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Interview: James Gray on ‘Ad Astra’

by THN

James Gray first met his Ad Astra star Brad Pitt at the Sundance Film Festival in 1995. His debut feature, Little Odessa, had played there on a road that started at the Venice Film Festival in 1994, and Pitt responded instantly to it, setting up a meeting with Gray that, while it took more than 20 years to bear collaborative fruit, nevertheless resulted in a friendship that endures to this day.

Gray’s films have always dealt with the depth of human character, and he has been a magnet for acting talent like Joaquin Phoenix, Mark Wahlberg, Tim Roth, Vanessa Redgrave, Jeremy Renner, and Marion Cotillard.

Each of his films has premiered at prestigious international film festivals like Cannes and New York Film Festival, but Ad Astra is his first to return him to Venice, where his career began with that 1994 premiere of Little Odessa. Ad Astra is a project he had been developing for nearly a decade. The story follows an astronaut on a mission to find his lost father in the farthest reaches of our solar system.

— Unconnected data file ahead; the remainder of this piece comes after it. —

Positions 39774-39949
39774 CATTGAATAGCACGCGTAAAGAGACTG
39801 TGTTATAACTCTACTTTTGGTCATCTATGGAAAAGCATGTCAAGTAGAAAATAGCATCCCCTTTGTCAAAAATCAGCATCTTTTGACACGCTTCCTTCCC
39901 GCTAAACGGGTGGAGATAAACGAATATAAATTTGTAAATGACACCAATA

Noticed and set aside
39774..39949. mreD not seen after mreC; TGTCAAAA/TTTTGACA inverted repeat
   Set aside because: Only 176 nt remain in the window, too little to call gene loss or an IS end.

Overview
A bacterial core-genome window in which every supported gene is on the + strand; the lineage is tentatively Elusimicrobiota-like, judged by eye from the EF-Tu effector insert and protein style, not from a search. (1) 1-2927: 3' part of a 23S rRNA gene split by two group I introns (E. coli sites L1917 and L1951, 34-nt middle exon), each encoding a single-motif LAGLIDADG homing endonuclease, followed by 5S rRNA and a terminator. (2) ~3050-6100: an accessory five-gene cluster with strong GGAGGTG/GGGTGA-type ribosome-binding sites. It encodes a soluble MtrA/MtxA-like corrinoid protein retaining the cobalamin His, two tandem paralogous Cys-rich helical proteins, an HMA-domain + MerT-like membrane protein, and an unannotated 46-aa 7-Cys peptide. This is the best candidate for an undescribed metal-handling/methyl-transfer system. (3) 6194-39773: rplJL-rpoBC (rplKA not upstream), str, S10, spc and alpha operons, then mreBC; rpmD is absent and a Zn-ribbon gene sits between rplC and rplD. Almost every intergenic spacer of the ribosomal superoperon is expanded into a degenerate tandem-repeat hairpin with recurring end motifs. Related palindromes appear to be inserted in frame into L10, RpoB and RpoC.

Pitt plays Major Roy McBride, whose dreams of the stars come from the legendary astronaut his father (Tommy Lee Jones) represented. Missing in space since Roy was 16, and presumed dead, Roy receives word that, in fact, his father might be alive, and responsible for energy attacks that are crippling Earth’s infrastructure. He must journey through the solar system to learn the truth.

The movie was coming together as Gray was working to finish The Lost City Of Z, his previous film, which marked his first collaboration with Pitt, who produced it through his company Plan B. It was during the editing process on The Lost City Of Z, Gray says, speaking shortly before the Venice premiere of Ad Astra, that he and Pitt started to discuss a reteaming that would cast Pitt as the star of one of Gray’s movies for the first time.

What were the seeds of the idea for AD ASTRA?